Critical overview and conclusion
in Peter Carey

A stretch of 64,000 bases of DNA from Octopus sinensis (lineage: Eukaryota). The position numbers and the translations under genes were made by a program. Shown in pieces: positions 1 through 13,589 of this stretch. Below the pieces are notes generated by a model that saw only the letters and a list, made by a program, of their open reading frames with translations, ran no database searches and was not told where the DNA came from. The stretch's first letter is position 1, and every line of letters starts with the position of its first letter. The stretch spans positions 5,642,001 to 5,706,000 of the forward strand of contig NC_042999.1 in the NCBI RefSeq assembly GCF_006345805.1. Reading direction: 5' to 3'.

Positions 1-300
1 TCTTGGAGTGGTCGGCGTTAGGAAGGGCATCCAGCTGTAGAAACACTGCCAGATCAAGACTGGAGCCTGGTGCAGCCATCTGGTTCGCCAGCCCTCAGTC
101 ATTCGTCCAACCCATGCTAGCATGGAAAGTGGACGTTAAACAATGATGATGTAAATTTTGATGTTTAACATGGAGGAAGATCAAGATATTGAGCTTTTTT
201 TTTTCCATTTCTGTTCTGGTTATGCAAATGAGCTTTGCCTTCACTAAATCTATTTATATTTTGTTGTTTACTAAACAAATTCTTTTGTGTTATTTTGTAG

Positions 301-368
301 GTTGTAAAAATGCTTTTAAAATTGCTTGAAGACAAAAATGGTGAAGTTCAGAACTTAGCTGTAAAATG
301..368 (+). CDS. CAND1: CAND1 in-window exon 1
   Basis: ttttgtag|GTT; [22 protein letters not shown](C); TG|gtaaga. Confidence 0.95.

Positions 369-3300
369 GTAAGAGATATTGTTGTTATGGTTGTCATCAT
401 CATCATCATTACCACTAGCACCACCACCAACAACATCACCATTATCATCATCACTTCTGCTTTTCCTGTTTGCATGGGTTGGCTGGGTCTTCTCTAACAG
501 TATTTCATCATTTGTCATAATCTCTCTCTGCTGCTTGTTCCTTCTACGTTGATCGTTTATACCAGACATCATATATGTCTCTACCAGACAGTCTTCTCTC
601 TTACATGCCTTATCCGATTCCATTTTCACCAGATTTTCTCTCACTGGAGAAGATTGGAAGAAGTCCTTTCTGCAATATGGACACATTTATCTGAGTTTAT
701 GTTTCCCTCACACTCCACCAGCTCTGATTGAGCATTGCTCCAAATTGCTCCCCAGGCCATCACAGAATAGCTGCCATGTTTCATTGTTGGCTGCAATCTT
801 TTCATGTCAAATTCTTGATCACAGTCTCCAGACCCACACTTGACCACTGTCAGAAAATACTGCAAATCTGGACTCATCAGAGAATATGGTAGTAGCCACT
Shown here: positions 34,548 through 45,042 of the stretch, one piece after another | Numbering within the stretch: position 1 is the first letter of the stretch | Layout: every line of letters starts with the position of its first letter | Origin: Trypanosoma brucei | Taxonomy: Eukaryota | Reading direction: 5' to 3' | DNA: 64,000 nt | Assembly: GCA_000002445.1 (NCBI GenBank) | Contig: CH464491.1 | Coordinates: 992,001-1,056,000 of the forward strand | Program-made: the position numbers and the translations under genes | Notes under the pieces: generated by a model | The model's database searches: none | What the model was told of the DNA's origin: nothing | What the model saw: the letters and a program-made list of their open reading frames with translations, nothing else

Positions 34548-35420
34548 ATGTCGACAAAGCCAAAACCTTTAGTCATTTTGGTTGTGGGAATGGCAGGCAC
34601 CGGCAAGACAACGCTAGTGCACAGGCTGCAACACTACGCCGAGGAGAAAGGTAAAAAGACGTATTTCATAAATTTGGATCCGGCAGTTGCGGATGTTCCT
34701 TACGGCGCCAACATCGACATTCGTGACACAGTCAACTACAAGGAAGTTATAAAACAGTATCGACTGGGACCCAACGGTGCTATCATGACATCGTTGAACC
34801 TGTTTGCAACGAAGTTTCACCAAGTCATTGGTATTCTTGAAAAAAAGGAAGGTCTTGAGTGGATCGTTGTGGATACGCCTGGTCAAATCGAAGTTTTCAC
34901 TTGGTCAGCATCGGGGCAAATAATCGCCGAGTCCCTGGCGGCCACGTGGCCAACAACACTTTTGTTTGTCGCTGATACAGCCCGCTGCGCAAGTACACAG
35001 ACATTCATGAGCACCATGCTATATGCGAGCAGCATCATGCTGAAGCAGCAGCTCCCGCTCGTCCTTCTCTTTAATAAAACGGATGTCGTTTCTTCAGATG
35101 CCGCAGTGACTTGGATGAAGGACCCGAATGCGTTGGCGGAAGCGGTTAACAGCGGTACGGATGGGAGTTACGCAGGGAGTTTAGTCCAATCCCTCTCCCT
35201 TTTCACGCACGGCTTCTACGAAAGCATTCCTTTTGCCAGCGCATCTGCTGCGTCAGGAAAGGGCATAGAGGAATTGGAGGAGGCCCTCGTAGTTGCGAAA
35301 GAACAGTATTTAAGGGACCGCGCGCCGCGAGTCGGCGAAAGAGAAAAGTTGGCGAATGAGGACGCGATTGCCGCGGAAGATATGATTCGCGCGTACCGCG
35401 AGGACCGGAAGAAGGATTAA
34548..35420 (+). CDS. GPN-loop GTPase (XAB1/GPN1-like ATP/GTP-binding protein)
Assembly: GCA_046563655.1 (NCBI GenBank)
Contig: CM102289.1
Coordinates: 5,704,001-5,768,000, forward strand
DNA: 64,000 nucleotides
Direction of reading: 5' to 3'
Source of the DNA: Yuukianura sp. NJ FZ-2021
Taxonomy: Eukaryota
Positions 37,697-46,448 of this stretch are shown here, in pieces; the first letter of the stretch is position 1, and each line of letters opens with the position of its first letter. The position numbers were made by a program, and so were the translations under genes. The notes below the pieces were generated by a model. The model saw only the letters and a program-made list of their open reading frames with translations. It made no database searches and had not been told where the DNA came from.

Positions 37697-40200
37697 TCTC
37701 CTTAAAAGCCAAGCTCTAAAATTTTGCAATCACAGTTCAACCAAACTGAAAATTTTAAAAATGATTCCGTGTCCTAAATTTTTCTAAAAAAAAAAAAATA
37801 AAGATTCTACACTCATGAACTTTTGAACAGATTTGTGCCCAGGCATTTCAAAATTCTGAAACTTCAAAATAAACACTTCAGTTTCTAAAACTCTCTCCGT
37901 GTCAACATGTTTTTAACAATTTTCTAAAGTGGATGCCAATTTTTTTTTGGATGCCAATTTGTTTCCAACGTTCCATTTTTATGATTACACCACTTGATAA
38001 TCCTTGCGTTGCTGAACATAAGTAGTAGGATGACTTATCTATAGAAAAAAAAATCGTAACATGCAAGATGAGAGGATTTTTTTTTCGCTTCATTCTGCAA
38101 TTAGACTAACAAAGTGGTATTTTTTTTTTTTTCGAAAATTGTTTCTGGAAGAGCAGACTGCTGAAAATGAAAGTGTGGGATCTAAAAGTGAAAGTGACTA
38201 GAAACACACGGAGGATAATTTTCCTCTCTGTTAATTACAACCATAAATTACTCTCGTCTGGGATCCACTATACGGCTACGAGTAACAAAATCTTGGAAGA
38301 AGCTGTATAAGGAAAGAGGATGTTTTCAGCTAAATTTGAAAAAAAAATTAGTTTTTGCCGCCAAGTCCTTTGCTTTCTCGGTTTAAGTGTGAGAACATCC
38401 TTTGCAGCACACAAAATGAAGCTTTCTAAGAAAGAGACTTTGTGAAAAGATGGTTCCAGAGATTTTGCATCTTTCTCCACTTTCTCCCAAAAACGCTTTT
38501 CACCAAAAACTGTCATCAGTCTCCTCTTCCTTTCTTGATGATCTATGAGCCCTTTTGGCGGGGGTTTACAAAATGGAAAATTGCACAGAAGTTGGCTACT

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This chapter collates some of the existing criticism of Peter Carey's work in relation to the political concerns of his fiction, and it gives a summary of the positions outlined in reviews of the individual volumes of fiction. Much early criticism of Carey concentrated on the fantastic and weird elements in his stories. Brian Edwards's Derridean-influenced article examines Carey's post-modern exploration of construction and bricolage particularly through a focus on language and writing. In his thorough treatment of the storytelling theme in Bliss, A. J. Hassall compares the book with David Malouf's Child's Play, which he sees as an example of a post-modern fiction abandoning the referential, whereas, Carey avoids doing that despite playing 'elegant metafictional games'. In her elliptical and condensed manner, Karen Lamb takes the responses to Illywhacker as symptomatic of the contradictions in Carey's literary ascendancy.

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